Page 36. The Cartonomancers. But many people say, Cartonomancy has been known such a short time! This art is like all the others that have appeared new, yet were already practiced elsewhere, before becoming known in the last continent where Nature is pleased to discover or renew them. The wheel turns generally, but the first track is erased so that it is somehow excusable to say inventor [i.e. to say it is a new invention]. However, if we assume, with some Naturalists, more than forty thousand years of existence, it is presumed that in forty thousand years, a lot will be forgotten [118]. The book of Thoth does not go to this kind of infinity, four thousand years is its time, and consequently that of Cartonomancie, which originated in what no doubt was going on before the Flood, since creation is perfectly marked there, as the Hebrews recovered, and without doubt the Egyptian sages. So what is wrong is that suspicion that Cartonomancy is new. As for what I learned from tradition, I speak elsewhere; & assuming I have forgotten what is offered in my memory, I will say here that this art has been very popular among the Piedmontese for nearly two hundred years, which perhaps they do not know today.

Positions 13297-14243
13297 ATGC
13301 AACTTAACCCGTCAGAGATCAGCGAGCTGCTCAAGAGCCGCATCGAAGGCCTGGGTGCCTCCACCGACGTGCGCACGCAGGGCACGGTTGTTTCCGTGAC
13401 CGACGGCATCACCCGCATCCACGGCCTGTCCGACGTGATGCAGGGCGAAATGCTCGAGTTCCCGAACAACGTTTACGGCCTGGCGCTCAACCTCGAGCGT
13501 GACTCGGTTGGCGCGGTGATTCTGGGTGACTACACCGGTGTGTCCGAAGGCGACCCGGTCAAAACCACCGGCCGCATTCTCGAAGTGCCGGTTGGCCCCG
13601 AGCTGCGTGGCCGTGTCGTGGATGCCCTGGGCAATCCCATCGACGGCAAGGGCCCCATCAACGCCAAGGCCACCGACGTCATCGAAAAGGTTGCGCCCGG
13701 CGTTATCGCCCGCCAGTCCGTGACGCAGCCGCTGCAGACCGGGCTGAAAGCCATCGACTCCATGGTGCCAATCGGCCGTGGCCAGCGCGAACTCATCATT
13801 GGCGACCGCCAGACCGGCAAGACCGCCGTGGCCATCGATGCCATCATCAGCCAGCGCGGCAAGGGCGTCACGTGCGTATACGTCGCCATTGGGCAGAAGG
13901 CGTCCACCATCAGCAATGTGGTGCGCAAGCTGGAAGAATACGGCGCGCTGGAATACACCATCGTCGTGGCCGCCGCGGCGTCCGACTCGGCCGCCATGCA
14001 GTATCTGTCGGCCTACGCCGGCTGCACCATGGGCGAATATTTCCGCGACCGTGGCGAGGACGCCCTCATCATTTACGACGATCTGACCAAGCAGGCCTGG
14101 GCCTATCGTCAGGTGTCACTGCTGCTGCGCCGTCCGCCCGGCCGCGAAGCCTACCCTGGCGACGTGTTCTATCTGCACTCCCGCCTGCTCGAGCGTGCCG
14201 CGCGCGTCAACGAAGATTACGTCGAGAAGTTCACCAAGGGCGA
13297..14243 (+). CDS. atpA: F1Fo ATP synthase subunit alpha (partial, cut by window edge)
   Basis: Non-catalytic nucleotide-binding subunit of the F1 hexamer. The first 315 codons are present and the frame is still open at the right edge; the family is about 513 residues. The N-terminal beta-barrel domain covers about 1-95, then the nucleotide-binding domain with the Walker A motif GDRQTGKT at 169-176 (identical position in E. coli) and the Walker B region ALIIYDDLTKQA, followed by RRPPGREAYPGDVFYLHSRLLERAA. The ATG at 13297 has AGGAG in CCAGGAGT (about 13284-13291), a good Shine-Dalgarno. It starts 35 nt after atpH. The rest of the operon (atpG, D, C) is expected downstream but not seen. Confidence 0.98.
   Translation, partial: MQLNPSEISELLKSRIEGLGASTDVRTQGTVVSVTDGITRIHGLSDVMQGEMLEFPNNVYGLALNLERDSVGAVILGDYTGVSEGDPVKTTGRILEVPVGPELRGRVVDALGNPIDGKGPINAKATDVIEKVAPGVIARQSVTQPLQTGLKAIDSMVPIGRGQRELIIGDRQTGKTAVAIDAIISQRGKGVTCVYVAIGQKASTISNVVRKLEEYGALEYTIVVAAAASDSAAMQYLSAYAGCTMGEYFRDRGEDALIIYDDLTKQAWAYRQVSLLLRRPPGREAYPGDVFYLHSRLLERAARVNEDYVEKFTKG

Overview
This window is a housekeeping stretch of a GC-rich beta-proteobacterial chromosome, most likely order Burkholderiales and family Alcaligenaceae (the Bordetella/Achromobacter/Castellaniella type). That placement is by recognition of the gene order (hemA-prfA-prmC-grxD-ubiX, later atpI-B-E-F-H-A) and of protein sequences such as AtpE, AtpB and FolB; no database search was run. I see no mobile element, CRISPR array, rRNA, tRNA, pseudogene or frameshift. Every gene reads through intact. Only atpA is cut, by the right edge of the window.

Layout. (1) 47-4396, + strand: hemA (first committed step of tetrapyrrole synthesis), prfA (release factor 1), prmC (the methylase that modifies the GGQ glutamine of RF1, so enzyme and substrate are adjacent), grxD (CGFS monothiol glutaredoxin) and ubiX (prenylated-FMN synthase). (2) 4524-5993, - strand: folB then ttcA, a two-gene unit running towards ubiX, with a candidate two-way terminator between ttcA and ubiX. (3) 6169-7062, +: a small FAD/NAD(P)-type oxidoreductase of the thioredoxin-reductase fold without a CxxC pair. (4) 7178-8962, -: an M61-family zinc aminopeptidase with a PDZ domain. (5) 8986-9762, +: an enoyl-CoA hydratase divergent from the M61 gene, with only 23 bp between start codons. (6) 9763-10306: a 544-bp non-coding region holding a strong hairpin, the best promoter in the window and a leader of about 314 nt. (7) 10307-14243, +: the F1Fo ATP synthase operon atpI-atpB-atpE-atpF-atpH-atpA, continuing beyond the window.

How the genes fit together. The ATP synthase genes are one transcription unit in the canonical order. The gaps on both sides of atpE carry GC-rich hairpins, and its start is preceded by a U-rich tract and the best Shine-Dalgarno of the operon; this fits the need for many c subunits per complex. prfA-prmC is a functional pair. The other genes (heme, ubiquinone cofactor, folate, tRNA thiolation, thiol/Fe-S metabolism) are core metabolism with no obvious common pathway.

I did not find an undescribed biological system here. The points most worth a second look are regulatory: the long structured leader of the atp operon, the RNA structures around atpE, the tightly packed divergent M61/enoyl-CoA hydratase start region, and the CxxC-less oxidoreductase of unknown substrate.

Then Etteilla goes on to other matters, of which I will inform you in due course. Meanwhile I want to reflect on this last setence.

It is a fact that fortune-telling with cards is documented for around 1750 in Piedmont, although the details are not known. It is also a fact that fortune telling of a smple sort was practiced with tarot cards in Northern Italy in the 16th century, likely including Piedmont. Piedmontese singer/poets were popular and traveled to the courts where tarot was played, for example Ferrara. Card-playing armies also passed through there. In fact the first known occurrence of the word "tarocchi", spelled slightly differently, occurs in just such a Piedmontese poem/song, although not in relation to cards; the first known occurrence of that was a few years later, July 1505, in Ferrara (although the game had been played for at least 65 years by then).